Fifteen years ago today – in 1999 – I had to write a statement for a court about someone I knew who was standing trial for the second time over the same incident. He had been found guilty about a year before over something he had done, but had been given a very short sentence – something the police clearly considered too lenient. Now, over a year later, they had prosecuted him again on a more serious charge related to the same incident. This is the statement I wrote. I have changed his name to Harry Hardwicke (nothing like his real name) and have blanked-out some identifying details:
I have known Harry Hardwicke for about 20 years. We worked together briefly at ***** in ***** then later at ***** in *****, ***** in ***** and ***** in *****. I have also known him personally over those years, when he had three separate long-term loving relationships, including his marriage. He has stayed friends with these ex-girlfriends. He has always been an outgoing person – ‘life and soul of the party’ is a phrase that could have been coined for Harry. I have seen him regularly but not often over the years – perhaps every three or four months so I can, perhaps more than most, see the changes in him.
When I visited ***** Open Prison where he was incarcerated for two months over the same incident he has now been charged with again, I was rather taken aback by the change I saw in Harry: he was extremely quiet and noticeably withdrawn. In my ignorance, I thought life in an open prison would be rather ‘cushy’. That was certainly not the case for him. The imprisonment and separation from his three children, on whom he dotes, had taken such a visible toll that I was shocked by the effect on him. He was also upset and concerned by his inability to be available should his mentally ‘delicate’ sister suffer one of her not-too-uncommon relapses. (Although no danger to anyone else, she has been in-and-out of mental institutions over the 20 years I have known Harry and he is, in effect, her only family member.)
As both Harry and I are British males born in the 1950s, confiding innermost thoughts to each other is not a normal thing except in extremis. But, in the months after his release from prison, he did frequently tell me in person and on the telephone how he had despaired in prison and the shame he felt as a result of having been imprisoned. He despaired to the extent of not wanting to see or be seen by anybody. I believe at one time he was almost suicidal with despair.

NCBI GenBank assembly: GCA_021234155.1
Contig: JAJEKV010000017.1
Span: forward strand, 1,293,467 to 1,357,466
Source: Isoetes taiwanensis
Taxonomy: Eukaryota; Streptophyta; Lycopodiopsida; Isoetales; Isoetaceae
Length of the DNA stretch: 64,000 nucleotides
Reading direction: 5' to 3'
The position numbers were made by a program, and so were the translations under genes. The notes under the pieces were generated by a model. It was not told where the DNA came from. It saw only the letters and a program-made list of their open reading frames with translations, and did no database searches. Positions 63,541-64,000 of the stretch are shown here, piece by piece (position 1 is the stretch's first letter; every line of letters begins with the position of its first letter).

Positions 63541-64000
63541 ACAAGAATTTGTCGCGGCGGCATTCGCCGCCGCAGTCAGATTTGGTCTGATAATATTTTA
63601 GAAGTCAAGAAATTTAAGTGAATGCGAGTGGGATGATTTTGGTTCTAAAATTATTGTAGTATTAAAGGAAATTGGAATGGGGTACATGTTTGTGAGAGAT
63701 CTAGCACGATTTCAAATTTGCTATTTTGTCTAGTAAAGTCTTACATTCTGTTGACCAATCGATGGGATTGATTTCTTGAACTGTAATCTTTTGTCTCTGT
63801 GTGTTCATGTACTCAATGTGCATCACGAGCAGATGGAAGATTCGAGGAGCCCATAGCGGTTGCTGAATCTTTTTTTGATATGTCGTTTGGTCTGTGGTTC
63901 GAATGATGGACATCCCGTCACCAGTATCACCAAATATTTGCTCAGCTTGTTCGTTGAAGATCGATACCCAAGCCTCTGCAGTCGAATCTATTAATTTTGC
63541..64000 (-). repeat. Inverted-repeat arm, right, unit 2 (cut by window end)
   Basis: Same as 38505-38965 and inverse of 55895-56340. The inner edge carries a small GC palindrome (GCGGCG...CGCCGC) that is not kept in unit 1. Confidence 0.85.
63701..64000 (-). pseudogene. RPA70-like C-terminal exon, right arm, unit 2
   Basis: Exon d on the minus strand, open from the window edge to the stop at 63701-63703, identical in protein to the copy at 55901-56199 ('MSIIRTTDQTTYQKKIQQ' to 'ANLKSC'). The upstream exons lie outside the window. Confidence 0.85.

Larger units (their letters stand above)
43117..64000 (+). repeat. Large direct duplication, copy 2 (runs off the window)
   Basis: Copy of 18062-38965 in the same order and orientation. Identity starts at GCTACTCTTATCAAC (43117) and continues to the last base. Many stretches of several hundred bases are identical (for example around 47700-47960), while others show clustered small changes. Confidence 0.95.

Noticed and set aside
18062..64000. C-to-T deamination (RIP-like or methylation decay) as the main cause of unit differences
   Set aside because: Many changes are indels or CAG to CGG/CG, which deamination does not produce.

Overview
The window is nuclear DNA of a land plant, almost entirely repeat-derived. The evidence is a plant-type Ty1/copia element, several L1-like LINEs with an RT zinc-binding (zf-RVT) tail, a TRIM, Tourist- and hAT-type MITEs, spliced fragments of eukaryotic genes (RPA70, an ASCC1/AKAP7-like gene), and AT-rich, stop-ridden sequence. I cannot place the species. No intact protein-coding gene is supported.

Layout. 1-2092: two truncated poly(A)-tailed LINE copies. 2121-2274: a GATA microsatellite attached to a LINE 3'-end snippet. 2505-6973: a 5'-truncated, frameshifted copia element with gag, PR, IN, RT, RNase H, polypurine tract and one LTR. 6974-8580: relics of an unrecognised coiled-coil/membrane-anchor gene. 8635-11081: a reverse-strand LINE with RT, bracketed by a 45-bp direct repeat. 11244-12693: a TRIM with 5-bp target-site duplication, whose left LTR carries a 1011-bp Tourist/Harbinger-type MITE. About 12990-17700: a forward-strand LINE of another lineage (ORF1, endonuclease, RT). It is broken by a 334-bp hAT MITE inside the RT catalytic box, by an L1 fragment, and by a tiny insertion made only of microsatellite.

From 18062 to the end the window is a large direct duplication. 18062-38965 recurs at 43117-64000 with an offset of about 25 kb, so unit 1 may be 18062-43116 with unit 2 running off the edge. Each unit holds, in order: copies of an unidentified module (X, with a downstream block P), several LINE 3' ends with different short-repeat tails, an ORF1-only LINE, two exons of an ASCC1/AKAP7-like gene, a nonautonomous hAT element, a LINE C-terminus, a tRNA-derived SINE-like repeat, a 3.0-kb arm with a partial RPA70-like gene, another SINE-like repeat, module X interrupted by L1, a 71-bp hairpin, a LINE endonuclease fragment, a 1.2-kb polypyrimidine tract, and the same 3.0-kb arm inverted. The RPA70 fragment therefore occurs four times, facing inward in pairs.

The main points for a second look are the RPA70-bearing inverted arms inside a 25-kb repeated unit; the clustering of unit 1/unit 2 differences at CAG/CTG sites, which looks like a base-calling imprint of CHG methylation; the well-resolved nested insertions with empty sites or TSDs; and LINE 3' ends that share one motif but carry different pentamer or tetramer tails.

He seemed to be coming out of this depression in the last few months of 1998 – before this case reared its head again. He had only just started to pick up the threads of his life and his career which would certainly be broken again should he be imprisoned once more.
Two very visible effects the ***** Open Prison sentence had on his personality was to damage his normally reliable work – his concentration on release was affected by depression – and to devastatingly damage his relationship with his long-term girlfriend. His severe depression and abnormal introversion caused a very painful breakup in the relationship though they have since slowly and successfully patched things up.
Harry is petrified of going to prison again, petrified by shame and embarrassment at the effect his actions have had on his children and on the relationship in which he puts so much hope. I believe he has already suffered disproportionately for his admitted crime – certainly way beyond the intention of his original sentence.
Should his character be broken again by imprisonment, I have no doubt that these additional strains could be nothing but devastatingly harmful to his long-term relationship, enormously destabilising for his children, abnormally destructive to his career and totally destabilising for his mental condition.
Harry received a conditional discharge. A rare case of justice in the UK.
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A couple of weeks after I wrote the above, I found out it was factually incorrect. For the real outcome, see HERE.